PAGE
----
Context Corner Edition 2 – BTEX
Providing relatable context regarding Volatile Organic Compounds as part of CNX’s environmental monitoring and disclosure concept "Radical Transparency."
December 20, 2023
By Carrie Crumpton, CNX Vice President of Environmental Strategy
I hope you’ve had a chance to review the newest information available on our Radical Transparency website, the addition of monitoring results for a group of volatile organic compounds (VOCs), collectively known as BTEX (benzene, toluene, ethylbenzene, and xylene) for our NV110 pad. Moving forward, you’ll find BTEX results on pages 5 and 6 of the site monitoring details as data become available for each location that we are monitoring. I have received a few questions on this new information that I’d like to answer for you – keep the questions coming!
Hey Carrie, what is BTEX and why measure?
BTEX is an acronym for a group of VOCs that are often found together as a natural component of crude oil, gasoline, diesel fuel, and heating oil. Some of these compounds are also used extensively in various manufacturing processes, including the production of synthetic materials, fuel additives, and consumer products, but can also be found in sea water, emissions from volcanoes, and forest fire smoke. In addition to these industrial and natural sources, some studies suggest that cigarette smoke accounts for nearly 50% of the country’s passive exposure to benzene.
So, why measure? Because prolonged exposure to high concentrations of BTEX can lead to mild to severe health effects. That is why CNX is measuring and comparing to the Inhalation Minimum Risk Level (MRL), which is an estimated level of daily human exposure that is not expected to result in adverse effects to human health.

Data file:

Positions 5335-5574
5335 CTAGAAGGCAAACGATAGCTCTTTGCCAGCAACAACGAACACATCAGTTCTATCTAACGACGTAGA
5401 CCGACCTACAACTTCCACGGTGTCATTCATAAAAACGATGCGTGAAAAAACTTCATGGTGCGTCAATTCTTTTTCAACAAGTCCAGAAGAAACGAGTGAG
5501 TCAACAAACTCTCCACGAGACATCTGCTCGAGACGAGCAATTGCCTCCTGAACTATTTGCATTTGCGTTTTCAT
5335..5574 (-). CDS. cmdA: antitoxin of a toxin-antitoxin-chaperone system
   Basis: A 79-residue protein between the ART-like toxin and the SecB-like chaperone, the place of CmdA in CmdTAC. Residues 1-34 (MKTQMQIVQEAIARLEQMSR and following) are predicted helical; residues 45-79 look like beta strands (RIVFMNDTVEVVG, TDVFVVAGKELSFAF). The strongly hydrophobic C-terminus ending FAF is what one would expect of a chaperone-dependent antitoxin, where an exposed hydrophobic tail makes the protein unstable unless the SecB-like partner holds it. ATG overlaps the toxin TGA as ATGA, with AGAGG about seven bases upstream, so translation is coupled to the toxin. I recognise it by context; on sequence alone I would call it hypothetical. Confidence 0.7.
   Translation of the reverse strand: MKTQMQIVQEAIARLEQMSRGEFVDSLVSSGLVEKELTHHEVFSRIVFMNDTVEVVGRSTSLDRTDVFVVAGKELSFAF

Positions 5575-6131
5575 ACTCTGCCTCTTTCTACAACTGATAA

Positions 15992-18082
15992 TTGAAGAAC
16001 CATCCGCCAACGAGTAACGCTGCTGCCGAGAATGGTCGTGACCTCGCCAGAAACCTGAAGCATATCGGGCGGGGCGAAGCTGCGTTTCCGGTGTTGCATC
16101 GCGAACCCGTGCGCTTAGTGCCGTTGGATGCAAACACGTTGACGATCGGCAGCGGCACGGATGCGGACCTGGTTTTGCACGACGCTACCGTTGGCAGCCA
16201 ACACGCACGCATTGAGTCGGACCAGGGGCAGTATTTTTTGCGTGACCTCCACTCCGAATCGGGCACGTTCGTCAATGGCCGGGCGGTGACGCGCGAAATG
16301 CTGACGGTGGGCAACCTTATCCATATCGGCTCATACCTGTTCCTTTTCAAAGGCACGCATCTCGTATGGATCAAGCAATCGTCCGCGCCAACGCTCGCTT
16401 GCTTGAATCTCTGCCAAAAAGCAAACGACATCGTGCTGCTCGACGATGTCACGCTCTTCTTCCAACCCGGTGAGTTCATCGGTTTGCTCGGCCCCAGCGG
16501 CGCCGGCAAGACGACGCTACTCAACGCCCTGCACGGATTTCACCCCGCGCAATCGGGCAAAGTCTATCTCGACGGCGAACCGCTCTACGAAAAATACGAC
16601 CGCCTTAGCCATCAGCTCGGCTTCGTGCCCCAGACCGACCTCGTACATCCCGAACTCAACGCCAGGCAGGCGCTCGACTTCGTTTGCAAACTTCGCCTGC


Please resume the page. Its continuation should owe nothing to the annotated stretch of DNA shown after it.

BTEX is a straightforward and useful suite of compounds to monitor because it provides a well-rounded picture of all potential VOCs in an area by using the 4 measured components as indicators. And that’s the approach we are taking with our realtime monitoring effort.
The BTEX suite is useful for assessing the potential impact of industry in an area. Monitoring BTEX will allow quantification of these compounds, demonstrate compliance with local regulations, and even help identify if there are leaks in storage or processing infrastructure.
Hey Carrie, how is BTEX measured?
To measure potential concentrations of BTEX, CNX is utilizing EPA Reference Method 325. This method describes the passive sampling procedure for collecting and analyzing air samples that are collected onto sorbent tubes. This sampling approach exposes the tubes, which are located at four sampling stations surrounding the pad, to the air for 14-day periods. At the end of the 14-day period, the tubes are collected and sent to a qualified laboratory where the material inside is analyzed using gas chromatography to detect the concentration of BTEX. The sample results provide us with an average concentration in the air for the 14-day exposure period for each sampling station. The results from those 14-day samples are presented on our website charts where the results are compared to the (MRL) I mention above.
You’ll note BTEX results you may see on these charts are often lower than the detection limit of the compound (which is the lowest quantity of a substance that can be distinguished from the absence of the substance in a laboratory setting).
Continue to check back in as we add new data and locations to our Radical Transparency Monitoring Sites and enhance the interactive viewing experience.
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